Workers and Resources: Soviet Republic is a real time city builder with a big emphasis on resource management and creating a self sufficient society that doesn’t depend on outside imports or man power in order to survive and thrive. It’s still in early access which means it’s not fully finished and the goal of this review is to help you decide if it’s worth buying in its current state.
It’s a really challenging game with a fairly steep learning curve compared to other city building games, but despite the added difficulty that made me question my own intelligence on more than one occasion, it’s actually really addictive and enjoyable to play! It feels like a mix between Cities Skylines and Transport Fever 2 while adding plenty of new ideas to make it feel really unique. The game takes place during the height of the soviet era from 1960 to 1990 and your main objective is to create a sustainable republic that mines its own coal, processes its own oil and builds its own cars, planes and trains. The key is to optimize your industry setups to operate at peak efficiency. There’s tons of different resources, products and vehicles to play around with and you’re able to build complex conveyor belt setups to connect different factories and storage yards. On top of that you can buy loads of different trains, trucks, diggers, trams and even cable cars to help your citizens and tourists get to where they’re going, be it a mountain lodge for tourists or a dirty old coal mine for the locals. You also need to build and maintain multiple towns and cities on a single map and set up transportation routes to ferry the workers from the towns to the factories and mines. You’ve got to make sure there’s always enough workers available to cover shift changes otherwise it can lead to a total shut down of production which can have some dramatic consequences, so building an effective transport network is extremely important.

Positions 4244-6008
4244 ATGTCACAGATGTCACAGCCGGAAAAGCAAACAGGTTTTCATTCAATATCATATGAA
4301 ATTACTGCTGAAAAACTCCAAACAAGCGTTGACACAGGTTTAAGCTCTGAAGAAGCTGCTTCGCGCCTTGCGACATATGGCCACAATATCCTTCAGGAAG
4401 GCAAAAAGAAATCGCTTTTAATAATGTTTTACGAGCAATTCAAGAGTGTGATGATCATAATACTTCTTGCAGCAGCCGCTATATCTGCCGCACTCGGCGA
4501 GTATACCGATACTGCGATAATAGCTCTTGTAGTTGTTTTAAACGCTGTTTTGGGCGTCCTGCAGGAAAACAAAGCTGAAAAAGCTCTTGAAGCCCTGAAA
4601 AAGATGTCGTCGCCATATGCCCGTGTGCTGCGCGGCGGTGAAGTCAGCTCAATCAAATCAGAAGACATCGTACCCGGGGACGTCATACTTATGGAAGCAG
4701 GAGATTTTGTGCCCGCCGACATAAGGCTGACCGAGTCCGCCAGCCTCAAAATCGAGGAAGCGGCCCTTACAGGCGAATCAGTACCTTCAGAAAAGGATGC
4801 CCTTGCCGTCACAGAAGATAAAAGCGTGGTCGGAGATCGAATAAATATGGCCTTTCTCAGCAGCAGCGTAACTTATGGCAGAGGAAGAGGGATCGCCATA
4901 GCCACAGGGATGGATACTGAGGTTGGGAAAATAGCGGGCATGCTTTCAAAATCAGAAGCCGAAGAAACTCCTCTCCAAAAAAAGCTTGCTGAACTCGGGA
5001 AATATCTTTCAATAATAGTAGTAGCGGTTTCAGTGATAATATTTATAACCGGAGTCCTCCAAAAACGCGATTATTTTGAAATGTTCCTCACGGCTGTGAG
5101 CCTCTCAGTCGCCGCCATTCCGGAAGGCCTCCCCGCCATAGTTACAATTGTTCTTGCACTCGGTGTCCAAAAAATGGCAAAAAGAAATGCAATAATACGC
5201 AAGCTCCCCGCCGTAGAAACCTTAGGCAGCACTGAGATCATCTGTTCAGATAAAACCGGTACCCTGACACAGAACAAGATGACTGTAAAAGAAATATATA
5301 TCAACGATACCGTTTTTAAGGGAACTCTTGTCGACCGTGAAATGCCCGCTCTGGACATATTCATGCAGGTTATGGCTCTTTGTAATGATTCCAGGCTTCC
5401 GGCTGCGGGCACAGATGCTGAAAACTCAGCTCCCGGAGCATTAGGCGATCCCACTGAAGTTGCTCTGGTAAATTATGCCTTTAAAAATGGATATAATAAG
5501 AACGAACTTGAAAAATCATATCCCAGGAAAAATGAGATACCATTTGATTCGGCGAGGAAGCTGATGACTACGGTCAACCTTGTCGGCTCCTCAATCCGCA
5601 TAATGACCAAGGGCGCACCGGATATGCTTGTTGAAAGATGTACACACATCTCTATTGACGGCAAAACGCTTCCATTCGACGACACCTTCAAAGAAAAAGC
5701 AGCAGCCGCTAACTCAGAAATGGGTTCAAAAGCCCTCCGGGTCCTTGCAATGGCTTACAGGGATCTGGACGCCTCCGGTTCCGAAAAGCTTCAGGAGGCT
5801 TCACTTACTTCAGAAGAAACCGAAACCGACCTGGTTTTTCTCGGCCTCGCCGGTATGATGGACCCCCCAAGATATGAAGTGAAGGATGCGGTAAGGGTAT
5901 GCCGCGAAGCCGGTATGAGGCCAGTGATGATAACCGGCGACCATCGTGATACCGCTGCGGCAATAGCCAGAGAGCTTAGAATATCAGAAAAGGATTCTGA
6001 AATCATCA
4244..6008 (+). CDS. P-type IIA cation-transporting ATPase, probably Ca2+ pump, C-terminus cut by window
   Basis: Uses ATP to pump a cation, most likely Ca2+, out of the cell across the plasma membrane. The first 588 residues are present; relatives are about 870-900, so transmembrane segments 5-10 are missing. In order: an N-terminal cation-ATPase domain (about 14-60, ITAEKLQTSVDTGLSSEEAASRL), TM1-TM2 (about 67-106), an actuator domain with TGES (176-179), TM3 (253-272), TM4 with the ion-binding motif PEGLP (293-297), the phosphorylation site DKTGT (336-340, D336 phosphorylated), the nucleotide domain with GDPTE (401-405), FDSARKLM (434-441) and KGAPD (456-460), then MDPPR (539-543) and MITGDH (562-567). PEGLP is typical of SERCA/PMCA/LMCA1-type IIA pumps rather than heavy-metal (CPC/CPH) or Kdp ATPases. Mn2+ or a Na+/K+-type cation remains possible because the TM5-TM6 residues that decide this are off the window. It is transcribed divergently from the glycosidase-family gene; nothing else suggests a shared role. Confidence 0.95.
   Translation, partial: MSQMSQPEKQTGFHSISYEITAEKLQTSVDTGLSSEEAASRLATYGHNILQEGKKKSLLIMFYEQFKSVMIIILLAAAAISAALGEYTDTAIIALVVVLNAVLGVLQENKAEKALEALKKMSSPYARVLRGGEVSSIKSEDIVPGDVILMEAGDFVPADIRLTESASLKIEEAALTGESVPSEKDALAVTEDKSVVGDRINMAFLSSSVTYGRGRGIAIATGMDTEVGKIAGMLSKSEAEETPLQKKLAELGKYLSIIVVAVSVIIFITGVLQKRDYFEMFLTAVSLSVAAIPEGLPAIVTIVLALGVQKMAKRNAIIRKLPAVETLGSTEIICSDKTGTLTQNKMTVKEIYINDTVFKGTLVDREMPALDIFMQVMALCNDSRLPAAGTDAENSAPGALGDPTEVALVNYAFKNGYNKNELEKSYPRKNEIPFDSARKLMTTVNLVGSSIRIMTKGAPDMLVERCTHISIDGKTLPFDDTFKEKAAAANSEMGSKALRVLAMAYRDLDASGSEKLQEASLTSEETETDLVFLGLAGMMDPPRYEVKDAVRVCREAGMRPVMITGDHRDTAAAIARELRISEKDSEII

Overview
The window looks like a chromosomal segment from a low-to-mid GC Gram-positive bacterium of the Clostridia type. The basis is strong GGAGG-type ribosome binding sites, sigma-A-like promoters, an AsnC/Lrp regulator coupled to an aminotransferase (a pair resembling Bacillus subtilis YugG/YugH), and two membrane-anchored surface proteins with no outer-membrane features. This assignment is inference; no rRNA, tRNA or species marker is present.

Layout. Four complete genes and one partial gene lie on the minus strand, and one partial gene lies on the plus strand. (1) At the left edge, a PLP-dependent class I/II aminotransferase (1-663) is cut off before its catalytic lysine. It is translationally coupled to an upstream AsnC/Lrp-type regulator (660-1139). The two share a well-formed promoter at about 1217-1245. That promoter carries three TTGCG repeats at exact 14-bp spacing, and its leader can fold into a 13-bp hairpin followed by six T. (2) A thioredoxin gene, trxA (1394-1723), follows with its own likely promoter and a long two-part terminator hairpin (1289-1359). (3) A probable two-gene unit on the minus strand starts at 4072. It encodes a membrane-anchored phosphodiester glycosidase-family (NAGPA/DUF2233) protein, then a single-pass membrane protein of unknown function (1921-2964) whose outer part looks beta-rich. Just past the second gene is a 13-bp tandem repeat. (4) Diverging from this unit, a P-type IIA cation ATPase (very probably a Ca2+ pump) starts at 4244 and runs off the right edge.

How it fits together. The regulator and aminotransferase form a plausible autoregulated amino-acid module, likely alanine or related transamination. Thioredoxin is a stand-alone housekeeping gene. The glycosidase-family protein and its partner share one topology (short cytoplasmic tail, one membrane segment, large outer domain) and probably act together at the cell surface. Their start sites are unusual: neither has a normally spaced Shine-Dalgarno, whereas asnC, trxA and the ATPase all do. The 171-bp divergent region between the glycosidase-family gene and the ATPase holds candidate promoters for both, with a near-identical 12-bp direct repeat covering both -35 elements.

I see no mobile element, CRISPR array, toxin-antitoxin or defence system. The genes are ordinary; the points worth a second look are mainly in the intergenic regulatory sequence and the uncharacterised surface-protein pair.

The maps are randomly generated and you can choose to start with an existing population or a completely blank canvas depending on your playstyle. Making money in any meaningful amount is exceptionally difficult and requires a long and intricate production chain to pull off. There’s 2 currencies in the game, dollars and rubles, and you’re able to fund building projects and buy resources using either currency. The edges of the map represent your borders with neighboring states where one side is aligned with NATO and the other with the Soviet Union, and you can make more of each currency by shipping goods like steel and oil to a customs office located along each sides border. It’s up to you which side you sell to and there’s different vehicles available for each currency. As I mentioned earlier though your main goal is ultimately to become self sufficient as soon as possible. By using a construction office you’re able to buy vehicles like bulldozers and road rollers that together with locally sourced labor, can use materials you’ve mined and processed in other industrial areas to build things like roads, residential buildings and new factories. Once your town’s populated you need to make sure they have a reliable source of electricity, heat and basic services which you can either import or manufacture yourself. Temperatures plummet during the winter and electricity consumption increases during the night. Unlike other city builders there’s no tax income, so any money you spend has to be replenished by exporting a product.
The AI takes care of most tasks automatically once you’ve bought or manufactured the vehicles and services they need. They send their kids to daycare themselves, they find the nearest transport link or workplace on their own and construction offices and factories take care of construction and manufacturing as long as they have staff and materials to work with. On the surface, building a self sufficient republic for free by doing all the work yourself and then export everything you make to make loads of money sounds easy, but getting all the pieces to fit together to maximize production and keep your citizens happy so they don’t escape requires a lot of skill and planning and that’s where the game excels. Graphically it’s honestly pretty gross but in an intentionally bleak, Soviet sort of way and the music is insanely catchy. The performance is good and I didn’t have any fps issues. If you find that it’s too difficult, the game does offer difficulty options so it can be as hard or as easy as you want it to be, there’s even a sandbox mode with unlimited money so you can never go bankrupt.
Basically if you’ve ever wanted a more in-depth city builder with an emphasis on worker and resource management and you’re not put off by the hopeless soviet-style graphics then this is definitely worth a look. Although I ultimately failed to create a sustainable republic that didn’t end in bankruptcy, the addictive and slow paced gameplay always kept me coming back for more and we recommend checking it out.